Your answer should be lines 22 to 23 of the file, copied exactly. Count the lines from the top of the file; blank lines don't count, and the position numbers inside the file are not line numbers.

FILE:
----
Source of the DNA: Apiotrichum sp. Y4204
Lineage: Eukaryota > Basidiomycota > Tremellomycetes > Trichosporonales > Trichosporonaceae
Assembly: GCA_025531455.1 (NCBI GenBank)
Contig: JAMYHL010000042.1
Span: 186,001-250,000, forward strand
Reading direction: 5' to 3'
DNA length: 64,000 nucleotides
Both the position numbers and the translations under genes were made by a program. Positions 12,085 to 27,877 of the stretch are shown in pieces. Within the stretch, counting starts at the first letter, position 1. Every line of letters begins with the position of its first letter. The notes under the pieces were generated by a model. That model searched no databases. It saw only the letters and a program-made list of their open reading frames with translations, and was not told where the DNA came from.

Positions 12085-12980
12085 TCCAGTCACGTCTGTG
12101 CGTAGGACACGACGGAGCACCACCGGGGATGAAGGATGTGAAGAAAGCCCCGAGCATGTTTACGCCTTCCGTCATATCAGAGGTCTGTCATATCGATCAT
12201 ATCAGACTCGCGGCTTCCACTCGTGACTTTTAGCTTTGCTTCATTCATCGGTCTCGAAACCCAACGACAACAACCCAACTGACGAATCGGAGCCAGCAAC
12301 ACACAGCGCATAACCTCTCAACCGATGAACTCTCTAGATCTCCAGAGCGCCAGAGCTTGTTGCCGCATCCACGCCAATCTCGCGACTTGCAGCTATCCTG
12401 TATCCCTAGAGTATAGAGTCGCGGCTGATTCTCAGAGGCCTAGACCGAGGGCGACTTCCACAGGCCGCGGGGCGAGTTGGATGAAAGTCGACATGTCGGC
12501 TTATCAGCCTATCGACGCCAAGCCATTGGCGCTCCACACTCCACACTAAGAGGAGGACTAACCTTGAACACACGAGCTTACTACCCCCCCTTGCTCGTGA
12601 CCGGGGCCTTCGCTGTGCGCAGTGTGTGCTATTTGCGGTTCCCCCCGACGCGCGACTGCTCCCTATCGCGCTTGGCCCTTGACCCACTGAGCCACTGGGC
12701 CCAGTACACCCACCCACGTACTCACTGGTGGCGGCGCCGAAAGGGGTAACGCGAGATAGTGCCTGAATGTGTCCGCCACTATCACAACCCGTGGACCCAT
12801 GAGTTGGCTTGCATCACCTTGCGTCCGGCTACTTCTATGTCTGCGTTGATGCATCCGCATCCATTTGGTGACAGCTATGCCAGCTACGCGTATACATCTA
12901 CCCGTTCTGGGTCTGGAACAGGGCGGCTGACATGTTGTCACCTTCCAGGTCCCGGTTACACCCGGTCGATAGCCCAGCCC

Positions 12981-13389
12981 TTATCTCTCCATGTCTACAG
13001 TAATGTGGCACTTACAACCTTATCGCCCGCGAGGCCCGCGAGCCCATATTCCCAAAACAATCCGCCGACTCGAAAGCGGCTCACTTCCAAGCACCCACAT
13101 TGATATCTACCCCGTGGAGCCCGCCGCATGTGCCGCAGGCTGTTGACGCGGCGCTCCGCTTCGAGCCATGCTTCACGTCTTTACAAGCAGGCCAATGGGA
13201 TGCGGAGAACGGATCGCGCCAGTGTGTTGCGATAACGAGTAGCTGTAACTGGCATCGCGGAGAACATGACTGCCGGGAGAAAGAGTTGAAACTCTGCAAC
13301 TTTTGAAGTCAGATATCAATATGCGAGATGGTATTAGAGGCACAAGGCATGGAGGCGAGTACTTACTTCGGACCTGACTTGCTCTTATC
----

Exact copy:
13001 TAATGTGGCACTTACAACCTTATCGCCCGCGAGGCCCGCGAGCCCATATTCCCAAAACAATCCGCCGACTCGAAAGCGGCTCACTTCCAAGCACCCACAT
13101 TGATATCTACCCCGTGGAGCCCGCCGCATGTGCCGCAGGCTGTTGACGCGGCGCTCCGCTTCGAGCCATGCTTCACGTCTTTACAAGCAGGCCAATGGGA